Early this year, the public was treated to hilarious moments when President Uhuru Kenyatta gave out leasehold titles to squatters on the now famous “Waitiki Land”. Many did not seem to understand that the leasehold title documents they were given were valid and are guaranteed by the State. Some kept on saying that they wanted a “title”.
In an attempt to respond to their demands, interesting views were being proffered all over the place, some bordering on the absurd.
But it is that it important to put things into perspective.
Generally, there are two basic forms of legal ownership of land: freehold and leasehold.
Freehold ownership, as the term implies, is “free” for you to own and improve/develop in line with approved building regulations and local laws. This type of ownership has the following unique features:
- The ownership is in perpetuity … fee simple…. You own it forever.
- It does not attract ground rent form the government;
- It attracts only rates from the local authorities for service delivery (garbage collection, sewerage, etc.)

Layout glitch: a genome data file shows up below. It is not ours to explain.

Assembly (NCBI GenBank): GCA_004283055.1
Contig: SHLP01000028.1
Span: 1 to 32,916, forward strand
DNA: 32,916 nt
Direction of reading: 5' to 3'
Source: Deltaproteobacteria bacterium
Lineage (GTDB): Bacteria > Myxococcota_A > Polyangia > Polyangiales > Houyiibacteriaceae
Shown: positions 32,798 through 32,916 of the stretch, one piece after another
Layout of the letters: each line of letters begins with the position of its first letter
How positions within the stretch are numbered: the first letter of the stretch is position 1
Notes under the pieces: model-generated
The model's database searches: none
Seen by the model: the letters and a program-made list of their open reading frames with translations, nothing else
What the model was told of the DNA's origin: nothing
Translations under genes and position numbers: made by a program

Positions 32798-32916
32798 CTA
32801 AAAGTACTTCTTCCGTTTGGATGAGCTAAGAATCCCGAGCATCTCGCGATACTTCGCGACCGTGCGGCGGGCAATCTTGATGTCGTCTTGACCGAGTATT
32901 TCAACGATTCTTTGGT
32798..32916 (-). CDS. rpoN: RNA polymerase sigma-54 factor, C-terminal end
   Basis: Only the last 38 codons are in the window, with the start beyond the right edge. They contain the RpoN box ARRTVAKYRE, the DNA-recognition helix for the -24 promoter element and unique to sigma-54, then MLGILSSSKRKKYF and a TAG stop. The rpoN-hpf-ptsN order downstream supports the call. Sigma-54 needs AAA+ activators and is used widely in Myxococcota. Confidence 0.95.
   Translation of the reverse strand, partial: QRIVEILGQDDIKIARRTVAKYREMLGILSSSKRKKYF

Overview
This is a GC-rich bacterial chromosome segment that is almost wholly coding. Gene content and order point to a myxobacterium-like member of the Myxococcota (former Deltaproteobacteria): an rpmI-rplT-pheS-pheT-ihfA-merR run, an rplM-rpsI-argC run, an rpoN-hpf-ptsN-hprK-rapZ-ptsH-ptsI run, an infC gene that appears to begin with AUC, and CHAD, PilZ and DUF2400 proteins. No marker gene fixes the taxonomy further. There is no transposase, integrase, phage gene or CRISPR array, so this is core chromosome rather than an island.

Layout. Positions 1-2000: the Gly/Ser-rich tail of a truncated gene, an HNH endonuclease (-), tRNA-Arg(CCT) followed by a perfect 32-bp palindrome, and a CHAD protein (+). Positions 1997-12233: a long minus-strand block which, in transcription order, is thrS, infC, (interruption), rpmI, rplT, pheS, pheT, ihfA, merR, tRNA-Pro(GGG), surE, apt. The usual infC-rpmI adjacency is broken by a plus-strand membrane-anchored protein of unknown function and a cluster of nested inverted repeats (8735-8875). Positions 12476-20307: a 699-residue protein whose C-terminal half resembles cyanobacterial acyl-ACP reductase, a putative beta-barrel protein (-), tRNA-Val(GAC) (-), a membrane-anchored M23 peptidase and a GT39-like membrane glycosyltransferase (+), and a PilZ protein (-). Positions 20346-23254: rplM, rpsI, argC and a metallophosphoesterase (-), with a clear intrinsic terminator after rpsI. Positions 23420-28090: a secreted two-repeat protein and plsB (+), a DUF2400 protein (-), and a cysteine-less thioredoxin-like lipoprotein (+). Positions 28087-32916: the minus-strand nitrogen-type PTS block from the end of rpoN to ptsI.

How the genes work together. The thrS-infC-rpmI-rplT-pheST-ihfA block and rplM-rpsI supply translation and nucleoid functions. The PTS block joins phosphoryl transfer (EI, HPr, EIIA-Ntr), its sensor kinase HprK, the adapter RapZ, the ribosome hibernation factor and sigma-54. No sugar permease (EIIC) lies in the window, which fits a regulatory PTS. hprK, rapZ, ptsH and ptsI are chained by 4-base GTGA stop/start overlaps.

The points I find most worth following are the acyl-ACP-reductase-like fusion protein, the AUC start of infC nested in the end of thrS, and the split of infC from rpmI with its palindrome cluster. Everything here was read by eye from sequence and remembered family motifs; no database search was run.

Just as the term implies, in the case of leasehold ownership, the land has been leased to you by the freeholder, in this particular case the government, for a specific term, usually as in the case of the land in question, for 99 years. The key features of this mode of ownership are:
- The lease is for a given period, say 99 or 45 years depending on type of lease
- There is an element of ground rent, which is payable by the lessee to the lessor
- It attracts rates and levies from the local authorities
- The lease comes with restrictive clauses that control development or stipulate the type of use the land shall be used for
- Leases have renewal clauses that the lessee can use to apply for an extension.
Aspects that cut across both freehold and leasehold ownership
Both are good for collateral, so long as the lease period is long enough to allow reasonable comfort to the lender on repayment period, at least over 25 years, to run
- Both confer ownership
- They are both guaranteed by the government so they are authentic.
From the foregoing, it is clear that those who received leasehold titles from President Kenyatta should ignore the stories doing the rounds that what they received were mere “pieces of paper” and enjoy the benefits that come with conferment of ownership.
Paul Wambua is the chairman of the Institution of Surveyors of Kenya